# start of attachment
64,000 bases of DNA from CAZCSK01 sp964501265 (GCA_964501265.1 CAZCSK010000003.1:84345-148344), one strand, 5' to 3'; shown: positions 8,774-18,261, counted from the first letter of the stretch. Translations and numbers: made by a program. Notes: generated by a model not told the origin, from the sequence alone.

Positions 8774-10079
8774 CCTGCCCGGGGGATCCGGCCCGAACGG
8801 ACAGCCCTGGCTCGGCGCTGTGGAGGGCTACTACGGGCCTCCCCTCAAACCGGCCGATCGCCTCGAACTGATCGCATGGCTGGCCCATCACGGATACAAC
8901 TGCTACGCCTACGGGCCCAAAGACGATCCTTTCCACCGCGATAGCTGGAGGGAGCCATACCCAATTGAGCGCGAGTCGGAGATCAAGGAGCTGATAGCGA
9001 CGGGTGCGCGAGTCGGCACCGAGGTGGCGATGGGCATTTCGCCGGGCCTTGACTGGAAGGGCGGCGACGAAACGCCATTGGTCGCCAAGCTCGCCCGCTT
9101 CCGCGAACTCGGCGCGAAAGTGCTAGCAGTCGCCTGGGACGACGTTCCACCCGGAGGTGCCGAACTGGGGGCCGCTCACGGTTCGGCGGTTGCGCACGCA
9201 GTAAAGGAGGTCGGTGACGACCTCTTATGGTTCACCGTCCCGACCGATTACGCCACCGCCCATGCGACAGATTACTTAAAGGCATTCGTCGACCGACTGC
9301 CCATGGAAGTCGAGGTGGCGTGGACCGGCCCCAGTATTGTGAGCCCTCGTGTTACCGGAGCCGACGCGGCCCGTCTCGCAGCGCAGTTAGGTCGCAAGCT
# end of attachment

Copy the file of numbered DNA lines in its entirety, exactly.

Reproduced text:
64,000 bases of DNA from CAZCSK01 sp964501265 (GCA_964501265.1 CAZCSK010000003.1:84345-148344), one strand, 5' to 3'; shown: positions 8,774-18,261, counted from the first letter of the stretch. Translations and numbers: made by a program. Notes: generated by a model not told the origin, from the sequence alone.

Positions 8774-10079
8774 CCTGCCCGGGGGATCCGGCCCGAACGG
8801 ACAGCCCTGGCTCGGCGCTGTGGAGGGCTACTACGGGCCTCCCCTCAAACCGGCCGATCGCCTCGAACTGATCGCATGGCTGGCCCATCACGGATACAAC
8901 TGCTACGCCTACGGGCCCAAAGACGATCCTTTCCACCGCGATAGCTGGAGGGAGCCATACCCAATTGAGCGCGAGTCGGAGATCAAGGAGCTGATAGCGA
9001 CGGGTGCGCGAGTCGGCACCGAGGTGGCGATGGGCATTTCGCCGGGCCTTGACTGGAAGGGCGGCGACGAAACGCCATTGGTCGCCAAGCTCGCCCGCTT
9101 CCGCGAACTCGGCGCGAAAGTGCTAGCAGTCGCCTGGGACGACGTTCCACCCGGAGGTGCCGAACTGGGGGCCGCTCACGGTTCGGCGGTTGCGCACGCA
9201 GTAAAGGAGGTCGGTGACGACCTCTTATGGTTCACCGTCCCGACCGATTACGCCACCGCCCATGCGACAGATTACTTAAAGGCATTCGTCGACCGACTGC
9301 CCATGGAAGTCGAGGTGGCGTGGACCGGCCCCAGTATTGTGAGCCCTCGTGTTACCGGAGCCGACGCGGCCCGTCTCGCAGCGCAGTTAGGTCGCAAGCT